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History & Uses

History & Uses

Amy Files


Introduction
 

Nothing enhances the experience of cooking like using a beautiful antique copper pan, and nothing will excite your family and guests like watching their meal prepared and served in a magnificent, 100-year-old copper pot. 

Food is a profoundly important part of our cultural heritage. Using a fine old pan that has served in kitchens for generations should remind us as we cook that we belong to a venerable yet always evolving culinary tradition.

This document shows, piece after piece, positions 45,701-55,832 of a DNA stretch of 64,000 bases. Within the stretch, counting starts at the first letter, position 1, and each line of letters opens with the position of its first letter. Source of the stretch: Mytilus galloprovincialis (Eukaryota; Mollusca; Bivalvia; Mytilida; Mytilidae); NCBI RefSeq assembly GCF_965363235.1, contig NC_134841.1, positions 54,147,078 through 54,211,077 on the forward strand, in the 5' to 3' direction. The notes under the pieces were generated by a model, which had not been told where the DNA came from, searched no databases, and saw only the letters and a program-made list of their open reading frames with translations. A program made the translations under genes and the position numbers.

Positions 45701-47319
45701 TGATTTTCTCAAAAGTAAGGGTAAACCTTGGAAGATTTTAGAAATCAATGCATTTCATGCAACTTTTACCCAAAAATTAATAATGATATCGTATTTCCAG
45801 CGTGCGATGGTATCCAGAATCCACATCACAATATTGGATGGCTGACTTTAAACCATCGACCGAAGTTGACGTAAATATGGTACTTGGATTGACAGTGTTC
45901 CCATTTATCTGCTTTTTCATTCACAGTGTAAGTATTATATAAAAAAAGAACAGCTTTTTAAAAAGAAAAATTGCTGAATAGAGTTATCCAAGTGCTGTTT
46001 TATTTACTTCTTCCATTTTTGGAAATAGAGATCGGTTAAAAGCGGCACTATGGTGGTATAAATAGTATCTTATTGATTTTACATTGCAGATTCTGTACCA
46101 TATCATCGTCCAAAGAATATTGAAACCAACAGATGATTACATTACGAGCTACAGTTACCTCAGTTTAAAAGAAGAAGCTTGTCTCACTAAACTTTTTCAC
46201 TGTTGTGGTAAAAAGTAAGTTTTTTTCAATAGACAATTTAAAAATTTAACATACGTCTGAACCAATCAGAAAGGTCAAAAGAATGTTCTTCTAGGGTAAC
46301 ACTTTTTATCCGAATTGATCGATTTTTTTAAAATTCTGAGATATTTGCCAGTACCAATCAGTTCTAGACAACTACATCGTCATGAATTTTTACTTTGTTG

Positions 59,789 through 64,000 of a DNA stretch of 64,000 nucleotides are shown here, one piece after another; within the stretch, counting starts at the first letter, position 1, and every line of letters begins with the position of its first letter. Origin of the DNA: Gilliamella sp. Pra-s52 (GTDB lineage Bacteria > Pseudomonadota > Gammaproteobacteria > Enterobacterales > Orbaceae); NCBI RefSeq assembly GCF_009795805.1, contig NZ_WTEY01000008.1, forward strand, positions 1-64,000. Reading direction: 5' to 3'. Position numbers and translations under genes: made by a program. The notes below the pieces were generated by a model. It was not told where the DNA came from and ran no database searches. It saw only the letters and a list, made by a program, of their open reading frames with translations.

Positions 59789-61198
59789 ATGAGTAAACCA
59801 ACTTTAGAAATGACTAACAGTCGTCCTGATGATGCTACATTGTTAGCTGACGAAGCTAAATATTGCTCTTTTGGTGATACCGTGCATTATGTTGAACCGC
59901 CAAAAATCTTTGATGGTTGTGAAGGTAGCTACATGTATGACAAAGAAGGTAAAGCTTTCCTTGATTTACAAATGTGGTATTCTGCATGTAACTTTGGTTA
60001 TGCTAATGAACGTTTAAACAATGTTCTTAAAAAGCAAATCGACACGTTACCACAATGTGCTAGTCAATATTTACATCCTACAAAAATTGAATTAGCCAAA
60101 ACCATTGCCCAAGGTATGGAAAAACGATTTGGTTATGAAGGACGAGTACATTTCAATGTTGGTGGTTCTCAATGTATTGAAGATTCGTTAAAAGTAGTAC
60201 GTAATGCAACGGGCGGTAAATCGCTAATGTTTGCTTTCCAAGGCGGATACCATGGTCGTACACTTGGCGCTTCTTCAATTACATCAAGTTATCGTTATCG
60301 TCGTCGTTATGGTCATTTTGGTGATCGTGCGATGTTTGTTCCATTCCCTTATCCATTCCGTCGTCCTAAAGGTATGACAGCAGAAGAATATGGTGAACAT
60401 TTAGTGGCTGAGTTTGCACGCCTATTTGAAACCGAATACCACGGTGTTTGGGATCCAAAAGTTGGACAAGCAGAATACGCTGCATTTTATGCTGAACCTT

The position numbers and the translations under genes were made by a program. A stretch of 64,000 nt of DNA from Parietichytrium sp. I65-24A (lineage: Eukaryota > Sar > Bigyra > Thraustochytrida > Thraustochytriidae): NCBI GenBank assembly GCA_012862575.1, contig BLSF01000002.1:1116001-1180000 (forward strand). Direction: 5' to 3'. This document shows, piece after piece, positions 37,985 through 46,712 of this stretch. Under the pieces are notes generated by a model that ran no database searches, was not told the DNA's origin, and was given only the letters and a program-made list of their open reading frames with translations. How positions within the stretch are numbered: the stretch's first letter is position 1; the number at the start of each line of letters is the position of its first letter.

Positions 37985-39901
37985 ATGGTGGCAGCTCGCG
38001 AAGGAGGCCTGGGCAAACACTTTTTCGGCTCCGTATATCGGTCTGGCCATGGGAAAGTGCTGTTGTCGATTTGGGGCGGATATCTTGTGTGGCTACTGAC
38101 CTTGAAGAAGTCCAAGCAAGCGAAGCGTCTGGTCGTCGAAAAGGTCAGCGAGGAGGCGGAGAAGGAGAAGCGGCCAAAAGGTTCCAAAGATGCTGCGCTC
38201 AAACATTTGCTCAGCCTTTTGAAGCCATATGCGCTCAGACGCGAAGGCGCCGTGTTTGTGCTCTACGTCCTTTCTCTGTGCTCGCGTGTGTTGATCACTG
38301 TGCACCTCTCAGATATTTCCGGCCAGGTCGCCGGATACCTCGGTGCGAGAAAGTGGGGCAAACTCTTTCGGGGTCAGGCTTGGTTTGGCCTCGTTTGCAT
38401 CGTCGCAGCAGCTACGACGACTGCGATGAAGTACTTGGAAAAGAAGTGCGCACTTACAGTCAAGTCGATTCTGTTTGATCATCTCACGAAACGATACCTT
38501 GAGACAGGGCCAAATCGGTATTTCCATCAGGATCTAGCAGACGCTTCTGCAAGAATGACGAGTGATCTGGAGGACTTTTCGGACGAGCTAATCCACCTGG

There is also a practical reason for choosing copper cookware. Copper conducts heat quickly and uniformly across its entire surface, especially if it has a tin lining (tin also conducts heat well, unlike stainless steel). Since heat penetrates the food evenly from all sides you can cook over a lower flame and save energy. There are no hot spots on the bottom of the pan to burn whatever you are cooking, and food does not stick to tin as readily as it does to other metals. Not only do copper pans heat up more quickly, they cool down faster when removed from the heat. The cook has much greater control, which is why copper pots are the tools of choice among so many serious chefs.